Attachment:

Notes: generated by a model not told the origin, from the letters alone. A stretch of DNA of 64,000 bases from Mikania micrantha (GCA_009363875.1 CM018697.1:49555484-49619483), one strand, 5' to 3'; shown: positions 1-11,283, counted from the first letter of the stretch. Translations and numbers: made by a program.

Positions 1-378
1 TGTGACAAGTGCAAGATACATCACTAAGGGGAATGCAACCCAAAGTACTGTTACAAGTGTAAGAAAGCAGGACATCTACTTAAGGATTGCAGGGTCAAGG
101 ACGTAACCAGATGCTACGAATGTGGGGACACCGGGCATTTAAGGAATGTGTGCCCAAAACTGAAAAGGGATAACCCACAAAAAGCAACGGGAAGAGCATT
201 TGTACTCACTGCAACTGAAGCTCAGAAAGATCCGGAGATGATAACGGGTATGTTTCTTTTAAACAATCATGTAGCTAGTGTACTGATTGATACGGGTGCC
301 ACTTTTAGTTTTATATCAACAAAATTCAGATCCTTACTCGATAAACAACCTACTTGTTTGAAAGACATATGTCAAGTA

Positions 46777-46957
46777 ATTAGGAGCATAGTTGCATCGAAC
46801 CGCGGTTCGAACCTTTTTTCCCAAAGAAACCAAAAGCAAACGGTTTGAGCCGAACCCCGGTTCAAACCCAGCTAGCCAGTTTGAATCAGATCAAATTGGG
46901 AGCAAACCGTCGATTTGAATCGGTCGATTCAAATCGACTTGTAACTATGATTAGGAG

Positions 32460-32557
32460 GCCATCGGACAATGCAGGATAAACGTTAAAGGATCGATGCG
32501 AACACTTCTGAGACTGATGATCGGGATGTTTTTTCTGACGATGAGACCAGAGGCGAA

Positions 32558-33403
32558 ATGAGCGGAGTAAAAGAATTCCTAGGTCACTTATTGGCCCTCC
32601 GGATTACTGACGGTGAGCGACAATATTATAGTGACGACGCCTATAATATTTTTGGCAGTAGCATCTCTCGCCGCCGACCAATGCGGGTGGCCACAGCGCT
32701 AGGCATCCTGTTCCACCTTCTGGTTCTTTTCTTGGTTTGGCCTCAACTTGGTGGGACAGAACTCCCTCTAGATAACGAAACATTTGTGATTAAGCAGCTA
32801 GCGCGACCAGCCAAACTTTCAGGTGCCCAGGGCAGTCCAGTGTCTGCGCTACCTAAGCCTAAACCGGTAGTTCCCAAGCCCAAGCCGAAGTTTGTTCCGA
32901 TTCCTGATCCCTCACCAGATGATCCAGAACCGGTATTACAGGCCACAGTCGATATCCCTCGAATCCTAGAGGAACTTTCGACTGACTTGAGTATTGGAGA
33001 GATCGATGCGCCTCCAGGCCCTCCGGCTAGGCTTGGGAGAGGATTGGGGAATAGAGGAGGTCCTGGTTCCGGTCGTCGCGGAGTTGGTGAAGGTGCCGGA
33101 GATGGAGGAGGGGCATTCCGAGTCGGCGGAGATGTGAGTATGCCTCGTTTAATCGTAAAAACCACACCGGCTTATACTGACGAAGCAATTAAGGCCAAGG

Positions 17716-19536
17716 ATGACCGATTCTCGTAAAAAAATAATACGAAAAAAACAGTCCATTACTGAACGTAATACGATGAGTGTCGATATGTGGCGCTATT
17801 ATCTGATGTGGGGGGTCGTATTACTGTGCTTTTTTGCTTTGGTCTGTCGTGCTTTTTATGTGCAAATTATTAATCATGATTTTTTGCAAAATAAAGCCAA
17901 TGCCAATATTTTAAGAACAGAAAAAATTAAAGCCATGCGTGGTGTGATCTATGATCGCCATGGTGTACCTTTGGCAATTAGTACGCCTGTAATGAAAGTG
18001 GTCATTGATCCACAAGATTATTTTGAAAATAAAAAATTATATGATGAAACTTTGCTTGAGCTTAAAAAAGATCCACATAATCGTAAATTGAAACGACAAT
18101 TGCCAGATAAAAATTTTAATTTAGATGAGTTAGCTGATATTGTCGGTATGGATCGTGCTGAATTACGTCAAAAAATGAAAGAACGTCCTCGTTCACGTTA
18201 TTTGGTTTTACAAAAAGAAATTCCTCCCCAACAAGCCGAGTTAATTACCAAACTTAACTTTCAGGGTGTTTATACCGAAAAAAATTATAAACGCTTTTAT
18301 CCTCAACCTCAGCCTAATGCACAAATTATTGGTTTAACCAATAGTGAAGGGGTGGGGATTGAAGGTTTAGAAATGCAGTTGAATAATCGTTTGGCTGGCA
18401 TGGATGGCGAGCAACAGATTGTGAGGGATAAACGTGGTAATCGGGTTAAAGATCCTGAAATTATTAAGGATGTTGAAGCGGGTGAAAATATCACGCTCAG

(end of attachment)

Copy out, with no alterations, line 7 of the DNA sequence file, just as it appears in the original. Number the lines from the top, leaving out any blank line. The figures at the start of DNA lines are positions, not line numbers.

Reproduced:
Positions 46777-46957